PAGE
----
Steve Young got his start in football at BYU, back in the glory days of LaVell Edwards and Jim McMahon. In those days, Young wasn't the MVP-award-winning NFL star he is today. He was just a self-conscious 18-year-old hundreds of miles away from home, feeling out of place and struggling to adjust to life away from his family.
When Young first walked into BYU's locker room, he was ranked last in the long list of BYU quarterbacks, overshadowed not only by McMahon but by six other athletes. Dejected, inexperienced, and yet determined to prove his potential, Young hit BYU's practice fields those first weeks with new resolve, fueled by his competitive nature. But, despite this renewed dedication, Young's efforts failed. After the first week of practices, he was assigned to the practice team--the "meat squad--and told by BYU's quarterback coach, "You'll never play quarterback at BYU."
After this revelation, Young called his dad, wanting to give up and come home. But Young's dad gave him some succinct and brutally direct advice. "Steve," he said, "you have to suck it up."
And that is exactly what he did. Young started showing up to BYU's practice fields first and stayed long after any other player. He analyzed McMahon's throwing technique, ran grueling drills to improve his athleticism, and threw hour after hour until his arm throbbed.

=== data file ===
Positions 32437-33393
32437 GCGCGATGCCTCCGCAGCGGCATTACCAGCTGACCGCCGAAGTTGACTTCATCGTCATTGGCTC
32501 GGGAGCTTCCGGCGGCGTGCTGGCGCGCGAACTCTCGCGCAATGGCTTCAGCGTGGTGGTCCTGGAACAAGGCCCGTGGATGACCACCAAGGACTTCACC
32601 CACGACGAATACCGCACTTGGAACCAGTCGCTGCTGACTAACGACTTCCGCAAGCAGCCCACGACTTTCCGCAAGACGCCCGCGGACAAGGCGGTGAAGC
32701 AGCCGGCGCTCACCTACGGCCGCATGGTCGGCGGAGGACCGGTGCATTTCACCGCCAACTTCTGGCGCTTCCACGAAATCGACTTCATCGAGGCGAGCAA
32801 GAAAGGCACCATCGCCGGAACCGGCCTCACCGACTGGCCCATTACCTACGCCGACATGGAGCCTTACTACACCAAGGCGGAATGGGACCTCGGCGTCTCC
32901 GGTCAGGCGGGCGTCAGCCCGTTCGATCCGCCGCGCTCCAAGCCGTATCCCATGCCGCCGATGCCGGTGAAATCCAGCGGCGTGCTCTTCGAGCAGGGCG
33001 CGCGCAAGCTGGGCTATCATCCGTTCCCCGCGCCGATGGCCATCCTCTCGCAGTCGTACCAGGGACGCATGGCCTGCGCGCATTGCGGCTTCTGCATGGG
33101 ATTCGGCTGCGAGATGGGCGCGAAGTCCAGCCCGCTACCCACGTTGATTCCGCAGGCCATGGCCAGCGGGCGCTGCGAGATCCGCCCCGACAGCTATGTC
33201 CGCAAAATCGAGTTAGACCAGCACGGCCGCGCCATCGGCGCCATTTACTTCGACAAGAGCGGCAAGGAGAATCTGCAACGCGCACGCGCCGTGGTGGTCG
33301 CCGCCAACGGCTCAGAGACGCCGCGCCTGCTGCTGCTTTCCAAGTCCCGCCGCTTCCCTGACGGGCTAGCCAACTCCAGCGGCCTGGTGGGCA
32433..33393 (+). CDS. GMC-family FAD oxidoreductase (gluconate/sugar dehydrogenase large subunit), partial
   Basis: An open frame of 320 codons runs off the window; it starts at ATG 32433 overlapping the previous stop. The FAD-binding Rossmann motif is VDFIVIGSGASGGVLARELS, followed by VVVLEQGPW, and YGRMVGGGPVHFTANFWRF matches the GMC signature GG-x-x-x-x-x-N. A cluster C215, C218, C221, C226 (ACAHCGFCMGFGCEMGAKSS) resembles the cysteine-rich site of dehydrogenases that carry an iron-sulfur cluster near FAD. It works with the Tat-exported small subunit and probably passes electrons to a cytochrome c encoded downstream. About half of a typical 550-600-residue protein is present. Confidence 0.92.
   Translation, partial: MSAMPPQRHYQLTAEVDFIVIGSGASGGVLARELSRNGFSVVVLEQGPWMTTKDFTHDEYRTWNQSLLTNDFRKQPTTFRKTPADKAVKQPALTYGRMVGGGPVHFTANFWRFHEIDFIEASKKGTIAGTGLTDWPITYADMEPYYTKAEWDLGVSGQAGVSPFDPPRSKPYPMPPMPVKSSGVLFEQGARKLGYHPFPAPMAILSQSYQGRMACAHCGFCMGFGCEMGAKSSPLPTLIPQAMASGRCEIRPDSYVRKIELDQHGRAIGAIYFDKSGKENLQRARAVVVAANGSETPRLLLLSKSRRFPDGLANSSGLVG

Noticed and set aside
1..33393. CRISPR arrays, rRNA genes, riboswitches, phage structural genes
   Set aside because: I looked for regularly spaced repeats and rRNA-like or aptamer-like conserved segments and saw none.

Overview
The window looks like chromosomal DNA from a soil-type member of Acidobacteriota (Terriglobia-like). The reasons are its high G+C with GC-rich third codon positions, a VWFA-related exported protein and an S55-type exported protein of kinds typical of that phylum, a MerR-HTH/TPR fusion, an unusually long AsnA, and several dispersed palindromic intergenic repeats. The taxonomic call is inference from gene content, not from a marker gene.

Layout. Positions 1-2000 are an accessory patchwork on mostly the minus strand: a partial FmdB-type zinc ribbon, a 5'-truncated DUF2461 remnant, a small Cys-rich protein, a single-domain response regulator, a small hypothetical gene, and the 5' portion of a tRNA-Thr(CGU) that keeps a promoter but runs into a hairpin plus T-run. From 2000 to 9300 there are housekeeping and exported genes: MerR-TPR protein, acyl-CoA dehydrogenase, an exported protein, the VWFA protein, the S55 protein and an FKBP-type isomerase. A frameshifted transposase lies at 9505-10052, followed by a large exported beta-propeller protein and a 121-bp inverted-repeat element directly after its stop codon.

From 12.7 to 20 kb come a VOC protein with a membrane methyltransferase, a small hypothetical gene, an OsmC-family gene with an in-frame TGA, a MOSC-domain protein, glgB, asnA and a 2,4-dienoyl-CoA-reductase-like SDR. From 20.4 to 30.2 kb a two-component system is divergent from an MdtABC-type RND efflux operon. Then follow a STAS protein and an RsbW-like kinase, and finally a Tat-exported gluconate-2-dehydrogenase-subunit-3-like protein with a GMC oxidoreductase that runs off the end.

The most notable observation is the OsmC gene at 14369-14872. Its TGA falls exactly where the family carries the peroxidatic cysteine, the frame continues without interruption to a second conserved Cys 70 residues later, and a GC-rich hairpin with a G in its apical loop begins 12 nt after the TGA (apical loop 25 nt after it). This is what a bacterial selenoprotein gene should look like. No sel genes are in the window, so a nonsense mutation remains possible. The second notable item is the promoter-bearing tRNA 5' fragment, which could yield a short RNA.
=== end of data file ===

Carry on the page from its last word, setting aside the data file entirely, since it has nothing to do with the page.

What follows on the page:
And somewhere along the way--through these hours of practice and thousands of throws--Young gained not only the athleticism and the technique he needed to become a starting college quarterback, but he gained the determination and the grit that would propel him to become a legendary NFL quarterback.
Young finished at BYU with 592 pass completions, 7,733 passing yards, and an NCAA record for the highest pass completion rate of any quarterback in a single season (71.3%).
Young later went on to play 14 seasons of NFL football and became the first left-handed quarterback inducted into the hall of fame, where he is still currently the highest ranked quarterback in NFL history. Read more about Young's start with BYU football and his struggles to finally make a place for himself on the team's starting roster in his excerpt, "10,000 Spiral"--available now at Deseretbook.com.